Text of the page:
Yoshimura J.,Johns Hopkins University |
Yoshimura J.,Niigata University |
Siu I.-M.,Johns Hopkins University |
Thomale U.-W.,Charite Virchow Medical Center |
Jallo G.I.,Johns Hopkins University
Child's Nervous System | Year: 2012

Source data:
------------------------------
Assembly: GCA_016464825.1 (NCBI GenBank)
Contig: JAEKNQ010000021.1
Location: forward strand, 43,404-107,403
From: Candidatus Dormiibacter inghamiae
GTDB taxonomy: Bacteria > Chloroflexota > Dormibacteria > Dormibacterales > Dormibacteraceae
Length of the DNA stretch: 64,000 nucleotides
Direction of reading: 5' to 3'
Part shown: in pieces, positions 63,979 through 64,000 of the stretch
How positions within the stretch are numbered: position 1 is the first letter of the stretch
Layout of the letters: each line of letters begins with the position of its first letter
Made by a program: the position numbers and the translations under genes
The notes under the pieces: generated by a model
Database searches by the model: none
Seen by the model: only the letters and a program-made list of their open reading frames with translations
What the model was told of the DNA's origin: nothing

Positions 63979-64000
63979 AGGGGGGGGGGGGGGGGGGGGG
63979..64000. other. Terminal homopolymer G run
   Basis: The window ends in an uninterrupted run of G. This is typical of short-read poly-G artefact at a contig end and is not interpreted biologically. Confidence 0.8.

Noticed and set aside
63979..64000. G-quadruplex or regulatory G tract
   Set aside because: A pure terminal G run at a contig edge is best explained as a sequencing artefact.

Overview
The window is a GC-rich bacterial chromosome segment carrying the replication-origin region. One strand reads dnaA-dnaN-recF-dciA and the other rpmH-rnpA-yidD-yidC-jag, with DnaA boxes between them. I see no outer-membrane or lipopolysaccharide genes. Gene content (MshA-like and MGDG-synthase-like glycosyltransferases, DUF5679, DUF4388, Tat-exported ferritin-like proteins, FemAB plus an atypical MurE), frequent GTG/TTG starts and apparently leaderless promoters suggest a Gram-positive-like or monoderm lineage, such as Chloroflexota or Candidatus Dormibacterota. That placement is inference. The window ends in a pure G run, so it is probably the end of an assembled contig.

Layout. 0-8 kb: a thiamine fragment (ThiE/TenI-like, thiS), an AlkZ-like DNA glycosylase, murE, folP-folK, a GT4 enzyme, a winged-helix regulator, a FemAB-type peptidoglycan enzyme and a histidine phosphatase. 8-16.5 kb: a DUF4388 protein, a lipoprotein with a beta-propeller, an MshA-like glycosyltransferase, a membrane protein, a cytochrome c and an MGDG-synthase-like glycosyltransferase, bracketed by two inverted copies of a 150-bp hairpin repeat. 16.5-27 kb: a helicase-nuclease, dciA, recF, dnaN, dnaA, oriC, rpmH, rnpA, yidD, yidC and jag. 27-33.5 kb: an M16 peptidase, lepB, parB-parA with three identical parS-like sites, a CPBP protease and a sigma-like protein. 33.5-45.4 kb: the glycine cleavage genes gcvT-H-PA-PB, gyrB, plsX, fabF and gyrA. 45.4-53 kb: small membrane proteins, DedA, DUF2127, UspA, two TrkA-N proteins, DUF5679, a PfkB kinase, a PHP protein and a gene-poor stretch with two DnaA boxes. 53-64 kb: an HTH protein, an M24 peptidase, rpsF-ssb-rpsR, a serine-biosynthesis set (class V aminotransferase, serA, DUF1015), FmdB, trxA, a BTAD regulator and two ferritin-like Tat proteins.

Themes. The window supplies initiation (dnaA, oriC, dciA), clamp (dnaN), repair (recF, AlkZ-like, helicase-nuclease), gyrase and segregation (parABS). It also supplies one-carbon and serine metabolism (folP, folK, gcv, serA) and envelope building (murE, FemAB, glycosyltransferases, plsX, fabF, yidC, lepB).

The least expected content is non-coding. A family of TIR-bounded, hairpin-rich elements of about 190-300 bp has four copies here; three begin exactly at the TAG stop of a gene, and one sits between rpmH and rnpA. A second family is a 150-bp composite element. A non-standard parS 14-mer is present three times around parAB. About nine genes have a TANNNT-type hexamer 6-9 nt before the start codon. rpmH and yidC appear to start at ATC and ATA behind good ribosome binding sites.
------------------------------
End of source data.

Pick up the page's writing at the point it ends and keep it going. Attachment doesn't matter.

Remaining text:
Objective: Diffuse intrinsic brainstem gliomas are considered to be inoperable. We report our initial experience of temozolomide (TMZ) administration into brainstem by intracerebral (i.c.) microinfusion using a rat brainstem glioblastoma allograft model. Methods: Forty-eight Fischer 344 female rats were used. In a feasibility study, various doses of i.c.-TMZ (1-10 mg) were administered into the brainstem using AlzetTM pumps in order to evaluate survival rates and neurotoxicity. For tumor implantation, rats received an injection of 105 9 L gliosarcoma cells. For local therapy, 5 days after inoculation, a total amount of 1 mg of TMZ or saline was administered into the brainstem at 1 μl/h over 7 days (n=8/group). For systemic therapy, rats were treated with an orally administered maximum daily dose of 50 mg/kg TMZ for 5 consecutive days. Survival time and neurological deficit were recorded as outcome parameters. Results: In the neurotoxicity study, low dose TMZ (1 mg) was feasible to be administered into brainstem over 7 days without neurological deficit. Using high dose TMZ (5-10 mg), marked neurotoxic effect was observed. In the brainstem tumor study, survival was significantly prolonged in low dose i.c.-TMZ group compared to control rats (median survival 23.5 versus 29.5 days; p<0.01). Systemic therapy with maximal oral-TMZ dose resulted in longer survival time compared to low dose i.c.-TMZ group (median survival 33.5 versus 29.5 days; p<0.01). Conclusions: i.c.-TMZ is feasible and effective against rat brainstem glioblastoma allograft. However, we could not show superior potential of i.c.-TMZ compared to oral-TMZ administration. Modification of TMZ infusion with systemic therapy warrants future investigations. © 2012 Springer-Verlag.